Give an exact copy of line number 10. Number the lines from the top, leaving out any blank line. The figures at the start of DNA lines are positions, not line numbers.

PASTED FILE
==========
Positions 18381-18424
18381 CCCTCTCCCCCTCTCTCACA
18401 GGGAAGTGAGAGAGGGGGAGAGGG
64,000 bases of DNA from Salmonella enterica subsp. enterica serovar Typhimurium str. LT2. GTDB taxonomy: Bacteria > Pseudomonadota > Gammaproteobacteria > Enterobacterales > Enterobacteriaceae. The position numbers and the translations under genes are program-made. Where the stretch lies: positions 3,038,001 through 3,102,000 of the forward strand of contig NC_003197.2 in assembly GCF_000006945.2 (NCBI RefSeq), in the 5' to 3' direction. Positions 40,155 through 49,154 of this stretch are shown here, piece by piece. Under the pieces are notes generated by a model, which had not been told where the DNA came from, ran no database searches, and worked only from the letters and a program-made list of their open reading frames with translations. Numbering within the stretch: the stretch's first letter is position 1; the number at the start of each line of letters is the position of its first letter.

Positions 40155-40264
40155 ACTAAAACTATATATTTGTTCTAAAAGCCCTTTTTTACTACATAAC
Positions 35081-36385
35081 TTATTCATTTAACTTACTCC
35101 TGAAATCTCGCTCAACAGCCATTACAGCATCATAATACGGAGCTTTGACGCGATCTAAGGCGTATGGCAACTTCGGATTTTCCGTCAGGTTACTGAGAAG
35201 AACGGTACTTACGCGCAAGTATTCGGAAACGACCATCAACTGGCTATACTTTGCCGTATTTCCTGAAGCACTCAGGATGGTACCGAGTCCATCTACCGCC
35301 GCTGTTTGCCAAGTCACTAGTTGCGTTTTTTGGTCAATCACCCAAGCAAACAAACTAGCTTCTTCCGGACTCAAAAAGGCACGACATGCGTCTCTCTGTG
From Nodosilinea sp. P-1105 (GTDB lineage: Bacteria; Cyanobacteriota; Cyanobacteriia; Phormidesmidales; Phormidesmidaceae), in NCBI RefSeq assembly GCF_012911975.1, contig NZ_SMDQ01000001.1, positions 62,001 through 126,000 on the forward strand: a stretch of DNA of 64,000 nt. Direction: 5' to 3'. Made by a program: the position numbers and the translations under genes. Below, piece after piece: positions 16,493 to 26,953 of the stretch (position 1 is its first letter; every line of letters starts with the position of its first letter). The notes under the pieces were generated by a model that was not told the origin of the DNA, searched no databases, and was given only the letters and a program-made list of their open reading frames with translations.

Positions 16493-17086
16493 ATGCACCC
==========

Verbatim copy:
35201 AACGGTACTTACGCGCAAGTATTCGGAAACGACCATCAACTGGCTATACTTTGCCGTATTTCCTGAAGCACTCAGGATGGTACCGAGTCCATCTACCGCC